Mannheim was critically important in the music scene in the early to mid 18th century. The 'Mannheim School' – as it's now known – was a group of progressive German composers connected to the Mannheim Court. Among other things they laid the foundations of the symphony and its orchestration before it was later developed by Haydn and Mozart. So I felt it was important to break my journey between Bonn and Munich to visit the Mannheim Palace. I arrived at Mannheim Hauptbahnhof at 11:30, left my heavy suitcase in the left-luggage lockers for €4, and set off for the palace, only 10 minutes walk away.

Mannheim highlight

The Palace

Much of the huge Mannheim palace is now occupied by the university and some government offices. But the central part has been beautifully restored following serious damage in World War II. A quite good, if somewhat pretentious, audio guide, although most of it is concerned with detailed early German history which I found difficult to cope with without a diagram or some prior knowledge. Very little in the audio tour about Mannheim’s music, but the complex history did put the music into context: everything about the palace is there to create a good impression, and having the best orchestra in the neighbourhood is just a part of that...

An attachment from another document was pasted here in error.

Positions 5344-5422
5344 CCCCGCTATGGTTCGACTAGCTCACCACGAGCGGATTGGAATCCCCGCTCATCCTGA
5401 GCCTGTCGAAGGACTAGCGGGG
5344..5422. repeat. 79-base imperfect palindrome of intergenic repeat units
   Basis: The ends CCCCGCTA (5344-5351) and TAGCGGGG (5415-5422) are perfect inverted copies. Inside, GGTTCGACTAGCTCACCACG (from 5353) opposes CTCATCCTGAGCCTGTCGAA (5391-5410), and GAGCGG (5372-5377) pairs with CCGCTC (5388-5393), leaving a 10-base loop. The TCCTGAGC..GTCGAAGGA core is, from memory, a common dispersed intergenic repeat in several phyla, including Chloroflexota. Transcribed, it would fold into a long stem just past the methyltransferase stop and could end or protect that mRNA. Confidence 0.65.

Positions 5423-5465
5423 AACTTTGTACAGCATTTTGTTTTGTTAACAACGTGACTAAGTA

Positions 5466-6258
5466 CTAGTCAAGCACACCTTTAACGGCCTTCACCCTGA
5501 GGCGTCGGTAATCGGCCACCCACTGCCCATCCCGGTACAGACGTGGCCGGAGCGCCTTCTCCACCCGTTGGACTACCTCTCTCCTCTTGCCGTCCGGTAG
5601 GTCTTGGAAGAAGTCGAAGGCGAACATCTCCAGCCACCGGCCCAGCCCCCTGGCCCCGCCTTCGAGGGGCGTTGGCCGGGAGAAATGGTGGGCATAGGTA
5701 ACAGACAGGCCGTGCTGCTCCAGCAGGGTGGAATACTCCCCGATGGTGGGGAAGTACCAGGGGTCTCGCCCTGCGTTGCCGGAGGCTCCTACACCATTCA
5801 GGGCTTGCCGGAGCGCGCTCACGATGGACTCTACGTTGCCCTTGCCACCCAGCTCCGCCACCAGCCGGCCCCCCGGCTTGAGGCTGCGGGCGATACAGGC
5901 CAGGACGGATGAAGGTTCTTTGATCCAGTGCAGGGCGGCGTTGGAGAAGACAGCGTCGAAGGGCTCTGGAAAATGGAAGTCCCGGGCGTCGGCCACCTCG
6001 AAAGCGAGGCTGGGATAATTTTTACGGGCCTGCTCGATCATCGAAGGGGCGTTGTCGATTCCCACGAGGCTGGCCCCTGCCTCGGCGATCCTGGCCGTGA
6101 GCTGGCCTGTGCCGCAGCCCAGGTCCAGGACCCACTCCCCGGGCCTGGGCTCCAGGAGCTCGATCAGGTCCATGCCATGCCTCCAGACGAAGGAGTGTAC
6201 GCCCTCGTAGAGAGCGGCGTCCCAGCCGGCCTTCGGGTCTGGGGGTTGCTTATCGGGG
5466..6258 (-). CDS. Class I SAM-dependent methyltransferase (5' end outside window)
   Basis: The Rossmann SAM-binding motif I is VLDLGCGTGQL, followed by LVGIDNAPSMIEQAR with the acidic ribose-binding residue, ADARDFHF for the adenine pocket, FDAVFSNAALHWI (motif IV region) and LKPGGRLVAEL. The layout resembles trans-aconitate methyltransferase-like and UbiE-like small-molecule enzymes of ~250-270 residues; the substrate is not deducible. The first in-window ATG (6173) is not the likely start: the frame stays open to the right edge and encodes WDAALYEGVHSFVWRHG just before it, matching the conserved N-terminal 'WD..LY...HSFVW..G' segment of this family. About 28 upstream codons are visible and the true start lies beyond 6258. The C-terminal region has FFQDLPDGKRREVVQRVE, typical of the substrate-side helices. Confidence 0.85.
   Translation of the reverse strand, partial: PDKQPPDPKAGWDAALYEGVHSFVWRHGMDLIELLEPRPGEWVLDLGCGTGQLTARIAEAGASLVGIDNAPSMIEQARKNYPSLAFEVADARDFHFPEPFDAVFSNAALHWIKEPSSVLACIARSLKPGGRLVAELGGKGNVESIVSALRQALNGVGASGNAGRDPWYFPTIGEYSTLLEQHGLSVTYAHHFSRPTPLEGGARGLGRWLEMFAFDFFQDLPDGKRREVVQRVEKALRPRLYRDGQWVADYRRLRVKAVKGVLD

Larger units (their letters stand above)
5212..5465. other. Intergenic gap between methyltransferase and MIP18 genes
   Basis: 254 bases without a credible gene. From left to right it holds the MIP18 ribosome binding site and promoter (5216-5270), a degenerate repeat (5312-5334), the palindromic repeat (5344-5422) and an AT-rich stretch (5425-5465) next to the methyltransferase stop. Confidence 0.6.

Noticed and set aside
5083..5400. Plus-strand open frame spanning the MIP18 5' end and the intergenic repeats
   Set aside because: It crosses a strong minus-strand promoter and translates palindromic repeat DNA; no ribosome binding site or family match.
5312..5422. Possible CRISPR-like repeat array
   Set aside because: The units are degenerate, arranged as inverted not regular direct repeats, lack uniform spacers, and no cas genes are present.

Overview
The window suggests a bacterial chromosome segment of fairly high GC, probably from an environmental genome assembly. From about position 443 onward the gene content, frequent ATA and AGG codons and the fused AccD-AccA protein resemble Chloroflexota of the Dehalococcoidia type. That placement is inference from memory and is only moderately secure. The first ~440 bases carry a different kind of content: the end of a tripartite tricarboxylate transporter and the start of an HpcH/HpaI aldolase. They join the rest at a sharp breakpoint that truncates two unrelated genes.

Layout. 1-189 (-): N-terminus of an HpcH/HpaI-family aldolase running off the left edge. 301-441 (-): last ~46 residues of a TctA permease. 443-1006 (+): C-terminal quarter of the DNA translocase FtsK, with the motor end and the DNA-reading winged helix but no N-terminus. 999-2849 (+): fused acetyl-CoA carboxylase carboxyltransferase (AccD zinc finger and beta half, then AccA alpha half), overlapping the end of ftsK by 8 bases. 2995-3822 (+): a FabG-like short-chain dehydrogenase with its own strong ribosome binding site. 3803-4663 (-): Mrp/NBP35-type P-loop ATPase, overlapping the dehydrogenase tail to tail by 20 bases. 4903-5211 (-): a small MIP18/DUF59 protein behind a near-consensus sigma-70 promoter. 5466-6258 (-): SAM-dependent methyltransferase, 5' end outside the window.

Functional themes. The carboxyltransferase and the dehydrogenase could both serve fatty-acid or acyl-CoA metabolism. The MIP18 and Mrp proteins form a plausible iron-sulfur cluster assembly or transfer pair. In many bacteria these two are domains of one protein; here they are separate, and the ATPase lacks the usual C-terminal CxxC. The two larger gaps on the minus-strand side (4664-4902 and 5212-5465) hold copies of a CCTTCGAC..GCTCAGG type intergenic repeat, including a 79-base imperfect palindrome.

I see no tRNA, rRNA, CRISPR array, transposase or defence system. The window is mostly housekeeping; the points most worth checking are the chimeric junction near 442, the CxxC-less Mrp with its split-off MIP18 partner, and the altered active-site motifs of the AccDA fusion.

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The Mannheim composers were headed by Johann Stamitz (1717-1757), and later included Holzbauer, Richter, Cannabich, and Stamitz's sons Karl and Anton. Among other things they in effect 'invented' the orchestral crescendo – until then orchestras had mostly played either loud or soft, and only singers had had long crescendos – and introduced precise dynamics and written out parts in place of the traditional improvised continuo.


After following the audio tour of the major public rooms (no photography allowed), and taking some photos in the massive courtyard – including this five-shot 180 degree panorama using the wide end of the Nikon 12-24mm lens – I walked back to the station, recovered my case, and settled into my reserved seat on the 14:31 train to Munich.

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